In Irish Drama ‘The Quiet Girl,’ There Is Strength in Silence
A 10-year-old girl experiences love and compassion in a family environment for the first time in “The Quiet Girl,” the first film from Ireland to be nominated in the international feature category at the Academy Awards. Gifted newcomer Catherine Clinch plays the title character, Cáit, one of four daughters in a crowded household who retreats inside of herself as a coping mechanism. It is only after she is sent away by her parents that she is allowed to flourish in a safe environment.
To some, it may seem strange to see an Irish film nominated for a foreign language film award, since English is the primary language spoken in Ireland. However, the Irish language, or Gaelic, was the dominant language in that country for much of its history; its use has been on the decline since the Great Famine. Now, it is rarely spoken outside of classrooms. “The Quiet Girl” writer-director Colm Bairéad, the son of a linguist, is one of those who is working to keep the Irish language alive, and his moving drama, which is based on Claire Keegan’s short story “Foster,” uses the language to transport the view to a world that is simpler than what most of us are used to, but also complex.
“The Quiet Girl” takes place in 1981, but it might as well be 1951, as it is set in such a rural part of the world that fashions are years behind and there are almost no pop culture references, save for brief clips of Irish television programs. This is still a time and place where Irish is spoken as a first language, although most characters appear to be bilingual. Cáit is neglected at home by her poor farmer parents, and her heavily pregnant mother (Kate Nic Chonaonaigh) gets little help from her alcoholic, philandering husband (Michael Patric). School is not a safe space for her either, as she’s ridiculed for being different. Her quiet nature makes her a keen observer, and the viewer picks up on a great deal seeing the world around her through her eyes.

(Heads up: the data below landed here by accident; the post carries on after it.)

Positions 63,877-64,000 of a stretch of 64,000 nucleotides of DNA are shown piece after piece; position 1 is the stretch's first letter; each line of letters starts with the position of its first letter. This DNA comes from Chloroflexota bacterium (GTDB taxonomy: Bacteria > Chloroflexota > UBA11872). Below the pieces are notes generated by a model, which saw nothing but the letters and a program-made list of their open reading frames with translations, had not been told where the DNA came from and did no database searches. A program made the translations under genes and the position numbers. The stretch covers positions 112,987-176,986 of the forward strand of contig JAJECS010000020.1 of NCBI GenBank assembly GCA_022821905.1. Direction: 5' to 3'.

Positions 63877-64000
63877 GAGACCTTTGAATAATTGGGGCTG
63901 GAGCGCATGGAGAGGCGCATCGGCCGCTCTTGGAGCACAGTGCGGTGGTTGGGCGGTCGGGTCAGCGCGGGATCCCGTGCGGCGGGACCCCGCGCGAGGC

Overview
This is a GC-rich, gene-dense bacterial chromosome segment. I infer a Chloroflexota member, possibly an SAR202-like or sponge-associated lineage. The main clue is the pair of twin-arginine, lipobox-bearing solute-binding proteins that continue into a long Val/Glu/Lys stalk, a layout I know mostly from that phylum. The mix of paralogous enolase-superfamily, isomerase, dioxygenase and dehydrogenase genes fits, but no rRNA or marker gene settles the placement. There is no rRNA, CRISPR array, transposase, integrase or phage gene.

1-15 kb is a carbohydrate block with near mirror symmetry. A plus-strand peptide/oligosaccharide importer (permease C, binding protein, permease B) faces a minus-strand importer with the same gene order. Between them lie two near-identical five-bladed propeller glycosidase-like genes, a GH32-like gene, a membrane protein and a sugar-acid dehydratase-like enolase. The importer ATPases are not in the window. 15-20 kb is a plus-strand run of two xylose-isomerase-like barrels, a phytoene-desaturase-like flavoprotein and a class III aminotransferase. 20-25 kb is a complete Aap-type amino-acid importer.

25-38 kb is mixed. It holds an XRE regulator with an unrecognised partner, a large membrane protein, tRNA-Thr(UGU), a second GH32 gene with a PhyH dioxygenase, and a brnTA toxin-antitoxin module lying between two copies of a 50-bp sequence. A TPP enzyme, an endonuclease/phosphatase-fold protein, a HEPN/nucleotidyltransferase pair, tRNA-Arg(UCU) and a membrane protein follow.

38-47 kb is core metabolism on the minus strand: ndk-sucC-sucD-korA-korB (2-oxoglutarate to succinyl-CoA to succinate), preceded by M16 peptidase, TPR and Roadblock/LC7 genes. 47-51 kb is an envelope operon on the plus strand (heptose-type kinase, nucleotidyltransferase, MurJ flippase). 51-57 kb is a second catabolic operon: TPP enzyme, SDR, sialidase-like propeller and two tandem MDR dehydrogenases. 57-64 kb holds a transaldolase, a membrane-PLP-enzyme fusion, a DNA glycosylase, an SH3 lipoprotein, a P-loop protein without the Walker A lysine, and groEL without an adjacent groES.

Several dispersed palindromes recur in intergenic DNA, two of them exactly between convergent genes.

Figuring having one less mouth to feed would lighten their load, Cáit’s parents send her to live with a pair of cousins she’s ever met who live three hours away, a couple in their fifties, Eibhlín (Carrie Crowley) and Seán (Andrew Bennett). Almost immediately upon the arrival of this kid and her father on their doorstep, they realize this is a neglected child, and their hearts open up to her. Dear old Dad forgets to bring in her suitcase, so Eibhlín dresses Cáit in outfits they have in their home: jeans, flannel shirts, and other warm clothes that seem suitable for her helping out on their farm. The fact that they have clothes her size does not seem to be that important of a detail until later on.
As Cáit is not used to being treated with such warmth and kindness, it is easy for her to feel secure in her new home, and Eibhlín and Seán prove to her and the viewer quickly that they are decent, safe adults. Bairéad does a great job of slowly introducing tension from the outside world. First, Seán tells Eibhlín she must take Cáit into town to purchase her new dresses, otherwise people in church will start to talk. Later, Cáit has an unpleasant experience when she is left alone with the local busybody. Then, there’s dread in the air as the summer comes to a close.
At heart of “The Quiet Girl” is Cáit’s relationship with Seán, whom she helps out daily with light chores around the farm. Although he does not have any blood ties to her (Eibhlín is Cáit’s mother’s cousin), Seán, who is not much of a talker himself, helps this emotionally wounded child out of her shell, ensuring that she flourishes under his and his wife’s care. To others, Cáit’s quiet nature makes her seem strange or slow, but Seán sees her silence as being a form of strength, especially when compared to someone like the aforementioned busybody, who chatters out of insecurity and spreads hurtful gossip.
Bairéad, along with cinematographer Kate McCullogh, does a beautiful job of creating a world that is calm and tranquil through Cáit’s eyes, but there is also an air of mystery. While there is nothing sinister going on at Eibhlín and Seán’s, there is some kind of cloud over the couple’s heads that Cáit’s presence helps clear up, proving that they need her almost as much as she needs them.
“The Quiet Girl” releases Feb. 24 in select theaters.